Every offseason has its storylines, and one of this year's is that the SEC West actually wasn't all that good. After sweeping all of their regular season non-conference games, the division's teams went just 2-5 in bowl games. Maybe, the narrative goes, it wasn't as good as we thought after all.
Don't buy it. Not for a second.
I went to F/+ to see just how good the division was a year ago. I went all the way back to 2005, which is as far back as F/+ goes, to give a comparison through time. Here's how that went:
For clarity: Texas A&M is only included from 2012 and on.
The average F/+ rank for SEC West teams in 2014 was 14.3. That edges out 2010's average of 17.3 for best in the span. In addition, the worst F/+ rank in the division last year (Texas A&M, 42) is better than the worst of 2010 (Ole Miss, 57). The only way that 2014 doesn't come out as clearly the toughest year, if you even want to use this data point for that purpose, is that the best team only rated F/+ No. 2 (Alabama) instead of No. 1 (tie, 2009-12).
The only way this narrative works out is if you're going off of something like the selection committee's first rankings from mid-season when the SEC West had four of the top six teams. I guess that works. But, we told you at the time that those rankings were an artifact of the schedule, that they wouldn't hold up, and that getting more than one SEC team in the playoff wasn't something to bank on. Overreacting to those rankings then wasn't smart, nor is overreacting to the division's dismal bowl record.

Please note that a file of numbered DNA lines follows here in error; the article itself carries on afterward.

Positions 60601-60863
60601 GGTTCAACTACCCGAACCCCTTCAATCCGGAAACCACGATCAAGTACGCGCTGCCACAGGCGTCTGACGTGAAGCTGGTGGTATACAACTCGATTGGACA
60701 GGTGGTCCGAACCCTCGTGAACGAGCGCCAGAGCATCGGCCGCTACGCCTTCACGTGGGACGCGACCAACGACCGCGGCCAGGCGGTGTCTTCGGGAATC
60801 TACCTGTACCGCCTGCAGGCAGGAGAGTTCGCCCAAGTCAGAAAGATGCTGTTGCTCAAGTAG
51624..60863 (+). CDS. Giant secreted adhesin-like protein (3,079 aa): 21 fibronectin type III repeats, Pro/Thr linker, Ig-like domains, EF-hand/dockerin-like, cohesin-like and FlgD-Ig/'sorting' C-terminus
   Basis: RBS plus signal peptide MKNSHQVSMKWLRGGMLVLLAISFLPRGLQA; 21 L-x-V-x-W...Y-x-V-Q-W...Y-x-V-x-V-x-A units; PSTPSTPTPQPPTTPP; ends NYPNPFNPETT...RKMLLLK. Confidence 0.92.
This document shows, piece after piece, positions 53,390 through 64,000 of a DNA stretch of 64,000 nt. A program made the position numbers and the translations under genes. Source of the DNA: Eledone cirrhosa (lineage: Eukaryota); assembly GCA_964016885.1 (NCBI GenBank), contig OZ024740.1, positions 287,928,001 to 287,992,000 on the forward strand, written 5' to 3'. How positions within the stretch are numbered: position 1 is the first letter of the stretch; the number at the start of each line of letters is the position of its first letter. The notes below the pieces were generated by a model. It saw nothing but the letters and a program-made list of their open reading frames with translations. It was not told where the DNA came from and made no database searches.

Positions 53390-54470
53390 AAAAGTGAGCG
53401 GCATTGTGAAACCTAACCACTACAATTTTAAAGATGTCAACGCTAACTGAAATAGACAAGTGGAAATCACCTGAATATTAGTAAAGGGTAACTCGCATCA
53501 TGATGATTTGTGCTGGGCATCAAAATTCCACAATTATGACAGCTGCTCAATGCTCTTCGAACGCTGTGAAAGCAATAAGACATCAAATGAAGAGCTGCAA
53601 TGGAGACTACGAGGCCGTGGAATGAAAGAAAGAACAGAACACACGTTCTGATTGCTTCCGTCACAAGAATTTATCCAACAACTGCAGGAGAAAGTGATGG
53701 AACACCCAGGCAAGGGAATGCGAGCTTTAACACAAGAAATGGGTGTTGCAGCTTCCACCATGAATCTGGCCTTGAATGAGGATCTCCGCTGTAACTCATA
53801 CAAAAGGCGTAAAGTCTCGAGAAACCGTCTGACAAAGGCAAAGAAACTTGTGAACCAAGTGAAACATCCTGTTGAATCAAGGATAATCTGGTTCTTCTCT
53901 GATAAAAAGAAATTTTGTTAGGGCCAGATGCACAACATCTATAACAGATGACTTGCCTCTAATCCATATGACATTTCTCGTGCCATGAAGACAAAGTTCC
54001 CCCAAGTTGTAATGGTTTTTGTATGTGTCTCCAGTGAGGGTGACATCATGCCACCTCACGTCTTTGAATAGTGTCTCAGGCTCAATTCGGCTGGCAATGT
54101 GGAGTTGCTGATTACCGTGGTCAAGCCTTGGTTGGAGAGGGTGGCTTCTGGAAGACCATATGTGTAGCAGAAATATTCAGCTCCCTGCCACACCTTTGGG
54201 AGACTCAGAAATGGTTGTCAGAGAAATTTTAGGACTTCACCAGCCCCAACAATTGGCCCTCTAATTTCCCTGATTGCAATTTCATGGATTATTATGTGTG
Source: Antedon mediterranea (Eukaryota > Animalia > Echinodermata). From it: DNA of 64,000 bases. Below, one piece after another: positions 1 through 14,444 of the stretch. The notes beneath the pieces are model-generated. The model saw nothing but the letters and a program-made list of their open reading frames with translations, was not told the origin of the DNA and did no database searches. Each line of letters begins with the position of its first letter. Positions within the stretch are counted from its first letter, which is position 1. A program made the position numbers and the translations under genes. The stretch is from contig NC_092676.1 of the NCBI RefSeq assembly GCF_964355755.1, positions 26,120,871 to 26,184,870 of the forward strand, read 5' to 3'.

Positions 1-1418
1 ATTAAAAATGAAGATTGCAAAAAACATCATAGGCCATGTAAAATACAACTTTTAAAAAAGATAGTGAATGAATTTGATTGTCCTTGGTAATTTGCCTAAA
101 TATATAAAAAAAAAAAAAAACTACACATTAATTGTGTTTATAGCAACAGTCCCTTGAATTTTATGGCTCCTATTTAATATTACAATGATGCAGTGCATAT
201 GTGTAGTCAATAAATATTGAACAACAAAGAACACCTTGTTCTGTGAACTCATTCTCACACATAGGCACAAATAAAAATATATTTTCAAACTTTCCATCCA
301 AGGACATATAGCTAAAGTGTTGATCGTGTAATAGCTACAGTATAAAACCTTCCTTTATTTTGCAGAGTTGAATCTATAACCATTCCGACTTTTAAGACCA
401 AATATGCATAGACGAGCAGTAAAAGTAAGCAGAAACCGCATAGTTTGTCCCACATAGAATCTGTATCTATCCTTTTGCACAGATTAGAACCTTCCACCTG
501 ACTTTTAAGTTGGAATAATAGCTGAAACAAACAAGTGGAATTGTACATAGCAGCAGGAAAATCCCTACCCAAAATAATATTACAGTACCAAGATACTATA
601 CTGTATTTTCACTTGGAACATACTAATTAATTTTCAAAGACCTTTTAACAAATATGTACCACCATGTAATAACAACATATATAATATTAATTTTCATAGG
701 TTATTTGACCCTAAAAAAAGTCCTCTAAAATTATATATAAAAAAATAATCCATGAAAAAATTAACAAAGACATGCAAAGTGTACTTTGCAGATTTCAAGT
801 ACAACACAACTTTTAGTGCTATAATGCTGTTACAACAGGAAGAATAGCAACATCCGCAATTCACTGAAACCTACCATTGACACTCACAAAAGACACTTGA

I don't know if the West will be as tough next year. It probably won't be, if for no other reason than that it's improbable for any division to be that good in any given year. Mississippi State should take a step back after losing a tremendous number of key contributors, and Alabama might too with its loss of Amari Cooper compounding its quarterback questions.
Arkansas is definitely on the upswing, though. LSU's offense should improve over last year when eight of the ten players who had more than 10 throws, rushes, and/or receptions were underclassmen. New defensive coordinators at Auburn and Texas A&M should make those teams better given that their offenses shouldn't regress. I can't see why Ole Miss should fall off any unless it truly doesn't have a quarterback among its three contenders. But that's enough of that. This post isn't really about next year.
No, the bowl results shouldn't do anything to burnish the SEC West's reputation. They shouldn't sully it either. From top to bottom, 2014 was the SEC West's strongest year in the past decade, which means it was probably its strongest year ever.